“As soon as I left the session, I knew that this would be a ground-breaking project for us,” said Bettina Cousineau, Exhibits Specialist at the Gerald Ford Library and Museum.
Cousineau was at this summer’s Association of Midwest Museums Conference in Indianapolis, IN, and attended the session “Wikimedia: Commons and GLAM” presented by Lori Phillips, the Wikimedia Foundation’s U.S. Cultural Partnerships Coordinator.
GLAM (Galleries, Libraries, Archives and Museums), a small part of the Wikipedia group, plays a huge role in providing public access to copyright free images from cultural institutions all over the world. These images are then incorporated into articles written by Wikipedia editors.
“We already have an extensive website with thousands of digitized images, documents and artifacts for the public to view. But by uploading those same materials to Wikimedia, they can be used in any Wikipedia article written by anyone in the world in almost any language,” Cousineau said. “I imagined an article written by a Wikipedia editor in Finland, using a document from President Ford’s participation in the 1975 Helsinki Conference as his source and illustration. To me that is significant public access of our material.”
To date, Cousineau has uploaded over 200 artifacts and photographs onto the Wikimedia Commons site. She and her team have connected with volunteer Wikipedia administrators who provide technical and coding assistance. The next step includes a batch up-load of previously digitized documents already located on the Ford Library’s website. This upload will be categorized and located on the Library’s Wikimedia page.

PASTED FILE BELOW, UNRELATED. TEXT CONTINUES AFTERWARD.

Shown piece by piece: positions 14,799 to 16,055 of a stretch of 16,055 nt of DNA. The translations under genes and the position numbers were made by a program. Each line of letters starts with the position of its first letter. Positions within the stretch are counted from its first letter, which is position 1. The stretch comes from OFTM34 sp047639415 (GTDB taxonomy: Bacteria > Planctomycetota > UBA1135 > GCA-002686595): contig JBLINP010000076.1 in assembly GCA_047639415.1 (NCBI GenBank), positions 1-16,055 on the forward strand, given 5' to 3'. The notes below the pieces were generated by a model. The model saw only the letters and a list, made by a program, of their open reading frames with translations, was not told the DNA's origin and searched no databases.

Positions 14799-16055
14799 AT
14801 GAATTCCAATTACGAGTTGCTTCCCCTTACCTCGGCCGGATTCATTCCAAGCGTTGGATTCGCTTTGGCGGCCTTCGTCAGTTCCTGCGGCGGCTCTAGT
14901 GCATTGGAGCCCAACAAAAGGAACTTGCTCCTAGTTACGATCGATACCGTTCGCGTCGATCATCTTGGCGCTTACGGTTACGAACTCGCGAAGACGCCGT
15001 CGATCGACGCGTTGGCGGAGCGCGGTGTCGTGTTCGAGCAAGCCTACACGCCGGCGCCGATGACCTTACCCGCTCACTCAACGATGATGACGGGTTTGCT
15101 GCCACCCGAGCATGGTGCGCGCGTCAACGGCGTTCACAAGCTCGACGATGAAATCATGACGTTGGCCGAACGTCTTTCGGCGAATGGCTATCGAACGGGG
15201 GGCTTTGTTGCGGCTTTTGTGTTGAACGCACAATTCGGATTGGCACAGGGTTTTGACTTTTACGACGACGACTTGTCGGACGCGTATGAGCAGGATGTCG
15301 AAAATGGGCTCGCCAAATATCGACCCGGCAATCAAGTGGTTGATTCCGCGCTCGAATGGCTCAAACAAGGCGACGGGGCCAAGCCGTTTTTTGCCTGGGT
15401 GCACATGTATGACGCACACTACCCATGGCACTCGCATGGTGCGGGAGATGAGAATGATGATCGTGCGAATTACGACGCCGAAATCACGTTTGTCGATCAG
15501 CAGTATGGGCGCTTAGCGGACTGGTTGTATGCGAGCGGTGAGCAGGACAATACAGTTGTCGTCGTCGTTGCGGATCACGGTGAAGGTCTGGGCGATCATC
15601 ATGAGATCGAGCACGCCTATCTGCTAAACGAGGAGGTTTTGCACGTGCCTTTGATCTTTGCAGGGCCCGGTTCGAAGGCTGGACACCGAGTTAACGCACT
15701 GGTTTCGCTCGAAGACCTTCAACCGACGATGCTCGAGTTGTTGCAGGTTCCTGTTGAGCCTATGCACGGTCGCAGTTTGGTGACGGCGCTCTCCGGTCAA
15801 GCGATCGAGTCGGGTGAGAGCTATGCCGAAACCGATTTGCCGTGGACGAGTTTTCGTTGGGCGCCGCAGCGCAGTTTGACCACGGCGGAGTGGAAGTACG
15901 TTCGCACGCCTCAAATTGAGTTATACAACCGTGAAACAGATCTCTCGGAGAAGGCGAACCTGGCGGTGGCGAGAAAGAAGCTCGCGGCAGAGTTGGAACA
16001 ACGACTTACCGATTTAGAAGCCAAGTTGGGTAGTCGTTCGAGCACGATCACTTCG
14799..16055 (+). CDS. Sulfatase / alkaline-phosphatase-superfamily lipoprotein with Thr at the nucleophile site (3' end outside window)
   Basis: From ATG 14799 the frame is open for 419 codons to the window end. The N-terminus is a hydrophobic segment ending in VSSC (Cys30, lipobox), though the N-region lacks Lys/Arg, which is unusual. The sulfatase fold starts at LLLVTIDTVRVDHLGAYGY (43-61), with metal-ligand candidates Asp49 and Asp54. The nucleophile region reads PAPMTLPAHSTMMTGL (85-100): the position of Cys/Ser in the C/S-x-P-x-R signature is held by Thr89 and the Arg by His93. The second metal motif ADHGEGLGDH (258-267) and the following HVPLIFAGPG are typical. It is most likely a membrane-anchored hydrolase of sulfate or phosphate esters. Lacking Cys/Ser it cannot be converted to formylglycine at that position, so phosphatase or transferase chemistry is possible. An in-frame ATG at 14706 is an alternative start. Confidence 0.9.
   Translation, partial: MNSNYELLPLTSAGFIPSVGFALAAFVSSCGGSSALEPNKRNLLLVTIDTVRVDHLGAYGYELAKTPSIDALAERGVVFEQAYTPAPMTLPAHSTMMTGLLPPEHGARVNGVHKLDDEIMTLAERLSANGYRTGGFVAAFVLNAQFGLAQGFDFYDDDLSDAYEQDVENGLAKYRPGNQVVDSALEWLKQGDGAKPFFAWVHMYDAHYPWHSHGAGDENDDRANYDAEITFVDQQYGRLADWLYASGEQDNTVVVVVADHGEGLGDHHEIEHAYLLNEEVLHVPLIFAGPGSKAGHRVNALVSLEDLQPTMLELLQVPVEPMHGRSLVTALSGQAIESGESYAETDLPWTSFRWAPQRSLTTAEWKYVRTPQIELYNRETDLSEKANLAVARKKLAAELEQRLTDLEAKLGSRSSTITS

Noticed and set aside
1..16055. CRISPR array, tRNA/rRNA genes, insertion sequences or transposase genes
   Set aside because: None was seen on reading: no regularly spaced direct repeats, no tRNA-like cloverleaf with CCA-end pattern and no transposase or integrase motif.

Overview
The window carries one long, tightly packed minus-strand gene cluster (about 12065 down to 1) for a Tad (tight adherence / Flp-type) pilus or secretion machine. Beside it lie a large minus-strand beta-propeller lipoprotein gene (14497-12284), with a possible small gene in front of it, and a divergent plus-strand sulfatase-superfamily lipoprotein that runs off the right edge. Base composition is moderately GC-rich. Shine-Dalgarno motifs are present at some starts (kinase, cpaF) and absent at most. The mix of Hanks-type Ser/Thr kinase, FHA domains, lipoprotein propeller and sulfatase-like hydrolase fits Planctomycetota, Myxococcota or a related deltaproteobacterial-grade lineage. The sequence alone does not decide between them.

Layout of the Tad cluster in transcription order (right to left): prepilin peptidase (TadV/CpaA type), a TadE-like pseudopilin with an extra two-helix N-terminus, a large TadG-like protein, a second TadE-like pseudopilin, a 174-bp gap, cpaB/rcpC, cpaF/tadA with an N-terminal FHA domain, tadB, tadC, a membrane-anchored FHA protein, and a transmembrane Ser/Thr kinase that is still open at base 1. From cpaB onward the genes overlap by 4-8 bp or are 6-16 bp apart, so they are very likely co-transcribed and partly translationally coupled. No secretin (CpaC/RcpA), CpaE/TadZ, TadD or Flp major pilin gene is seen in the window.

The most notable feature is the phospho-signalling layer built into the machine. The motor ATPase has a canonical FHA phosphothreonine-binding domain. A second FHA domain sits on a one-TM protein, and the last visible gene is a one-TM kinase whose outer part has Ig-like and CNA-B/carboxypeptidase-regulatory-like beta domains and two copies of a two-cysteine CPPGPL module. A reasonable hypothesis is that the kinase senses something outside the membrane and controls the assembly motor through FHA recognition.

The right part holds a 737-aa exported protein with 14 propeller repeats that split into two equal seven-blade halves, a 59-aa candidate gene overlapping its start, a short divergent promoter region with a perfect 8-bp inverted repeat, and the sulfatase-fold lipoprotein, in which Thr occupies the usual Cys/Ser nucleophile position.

Dominic McDevitt-Parks, who was the National Archives Wikipedian-in-Residence, has uploaded thousands of photographs and documents from National Archives holdings. Cousineau worked with him to ensure that category terms and licensing language is consistent.
During the pilot phase of this new initiative, the Ford Library and Museum staff have many aspects to consider, from identifying priority categories of materials to up-load, to working out details of workflow for a smooth and efficient process. Cousineau made a presentation to the library staff in October, demonstrating what has been accomplished to date. The presentation generated a spirited discussion about how this project can further extend the library’s reach to a global audience by building on what has already been digitized in textual and visual material, and adding artifacts to the mix.
“I love this project. I feel that it’s crucial that we do everything we can to provide our materials to the world in as many ways as possible,” Cousineau said. “And it’s working! Since we began uploading in August, several of our images have already been used in Wikipedia articles.”